The men and women in uniform who defend the rights and freedoms we enjoy in this country are true heroes. November 11 is the date set aside to recognize the selflessness and bravery of the U.S. military, both today and yesterday.
Without the valiant effort of veterans, we would not have the freedoms we now enjoy. Their sacrifices have preserved our nation through its most difficult days. The men and women of the armed forces who have risked their lives in service to this country deserve our respect, and Veteran’s Day allows us to repay some of that respect with open appreciation. It also gives us a special occasion to honor those currently in combat, fighting on our behalf.
For 98 years now, Nov. 11 has been set aside as a federal holiday dedicated to the cause of world peace. Pres. Woodrow Wilson declared the first “Armistice Day” to recognize the service of American soldiers and our allies in defeating Germany and her allies in “the war to end all wars.”
The word “armistice” was later replaced to recognize the service of our military personnel in World War II and the Korean War, and Pres. Dwight Eisenhower issued the first “Veterans Day Proclamation” in 1954.
For many years, we have marked Veterans Day with parades, solemn ceremonies at military cemeteries and gatherings that will take place across the state.
At Arlington National Cemetery, ceremonies take place at the Tomb of the Unknown Soldier, which represents the brave missing and unknown service members from four different wars. The president, or his representative, will place a wreath at the tomb, followed by the playing of “Taps.”
There are more than 25 million living Americans who we recognize as veterans or retired military. These veterans have fought in World War II, Korea, Vietnam and other conflicts. In our state, we recognize the 488,220 veterans, along with 34,786 active and reserve guard members.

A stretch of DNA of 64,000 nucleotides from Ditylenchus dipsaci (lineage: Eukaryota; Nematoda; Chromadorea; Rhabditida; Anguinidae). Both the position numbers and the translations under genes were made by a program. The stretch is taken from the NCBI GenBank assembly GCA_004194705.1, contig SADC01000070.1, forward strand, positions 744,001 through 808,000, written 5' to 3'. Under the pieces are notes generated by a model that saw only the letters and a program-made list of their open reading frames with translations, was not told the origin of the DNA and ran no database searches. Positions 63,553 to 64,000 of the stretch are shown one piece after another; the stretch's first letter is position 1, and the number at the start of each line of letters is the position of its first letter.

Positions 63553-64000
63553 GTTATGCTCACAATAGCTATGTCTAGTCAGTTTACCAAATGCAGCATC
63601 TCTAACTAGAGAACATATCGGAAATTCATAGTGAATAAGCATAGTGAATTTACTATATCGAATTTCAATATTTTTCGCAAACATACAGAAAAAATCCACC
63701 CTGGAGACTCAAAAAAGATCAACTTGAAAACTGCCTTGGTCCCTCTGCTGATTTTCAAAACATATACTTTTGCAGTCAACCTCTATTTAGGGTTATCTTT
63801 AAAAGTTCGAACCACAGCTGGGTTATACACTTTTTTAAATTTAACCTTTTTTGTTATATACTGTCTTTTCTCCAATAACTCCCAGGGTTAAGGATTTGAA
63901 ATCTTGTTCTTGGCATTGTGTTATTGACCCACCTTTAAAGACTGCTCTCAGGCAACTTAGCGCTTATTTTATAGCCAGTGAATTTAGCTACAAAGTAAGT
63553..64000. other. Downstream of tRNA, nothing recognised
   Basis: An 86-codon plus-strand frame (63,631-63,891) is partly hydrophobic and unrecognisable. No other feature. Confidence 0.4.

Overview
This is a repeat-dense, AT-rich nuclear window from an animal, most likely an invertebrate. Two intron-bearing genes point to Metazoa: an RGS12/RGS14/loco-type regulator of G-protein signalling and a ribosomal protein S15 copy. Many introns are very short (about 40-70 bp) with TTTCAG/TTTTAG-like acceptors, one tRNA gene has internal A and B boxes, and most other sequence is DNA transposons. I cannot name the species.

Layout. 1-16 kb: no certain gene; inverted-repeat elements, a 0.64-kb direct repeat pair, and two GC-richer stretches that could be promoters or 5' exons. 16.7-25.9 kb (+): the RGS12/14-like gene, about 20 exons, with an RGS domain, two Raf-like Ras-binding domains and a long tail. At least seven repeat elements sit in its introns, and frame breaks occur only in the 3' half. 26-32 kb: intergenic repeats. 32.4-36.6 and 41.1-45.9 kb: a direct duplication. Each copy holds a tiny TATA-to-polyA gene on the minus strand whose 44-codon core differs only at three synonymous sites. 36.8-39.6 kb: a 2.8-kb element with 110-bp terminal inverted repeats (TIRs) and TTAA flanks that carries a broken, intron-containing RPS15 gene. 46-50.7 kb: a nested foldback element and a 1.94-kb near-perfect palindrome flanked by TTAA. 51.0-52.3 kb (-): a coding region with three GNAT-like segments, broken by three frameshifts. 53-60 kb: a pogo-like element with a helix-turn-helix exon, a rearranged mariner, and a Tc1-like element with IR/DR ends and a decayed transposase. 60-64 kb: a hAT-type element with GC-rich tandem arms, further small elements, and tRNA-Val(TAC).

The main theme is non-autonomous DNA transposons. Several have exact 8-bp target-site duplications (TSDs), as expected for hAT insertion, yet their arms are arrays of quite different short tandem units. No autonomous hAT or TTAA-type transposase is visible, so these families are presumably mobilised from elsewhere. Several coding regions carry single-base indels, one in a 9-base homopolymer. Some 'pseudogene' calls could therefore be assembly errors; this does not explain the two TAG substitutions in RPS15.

Regardless of when a veteran served, the shared experiences create a common bond that will, and does, last a lifetime. The oath we take dedicates our lives to service of country. And whether we serve at home or abroad, we have all worked to reinforce the greatest fighting force in the world.
We truly are a blessed nation and have been since our founding. The brave and the bold who led the charge for a United States of America understood the price of freedom. They were confident this new republic would stand the test of time, but realized it would not come without sacrifice.
These same founders would be pleased today to say thank you to the many who have fought to preserve and defend the United States of America. Young and old alike, who stepped forward during a time of need and answered America’s call to defend freedom; a call to liberate; a call to risk their lives for something greater.
Honoring our veterans and our military personnel remains one of the Legislature’s highest priorities. As we approach Nov. 11, Veterans Day, I ask each of you to take a few moments out of your day to thank someone who has so admirably and courageously served this great country. Each of our veterans are owed a debt of gratitude for their selfless service to our great country.
As always, I appreciate it when groups from around Missouri and from our community back home come to visit me at the Capitol. If you would like to arrange a time to come and visit me in Jefferson City, or if you ever have any questions, please don’t hesitate to contact my Capitol office at (573) 751-1882.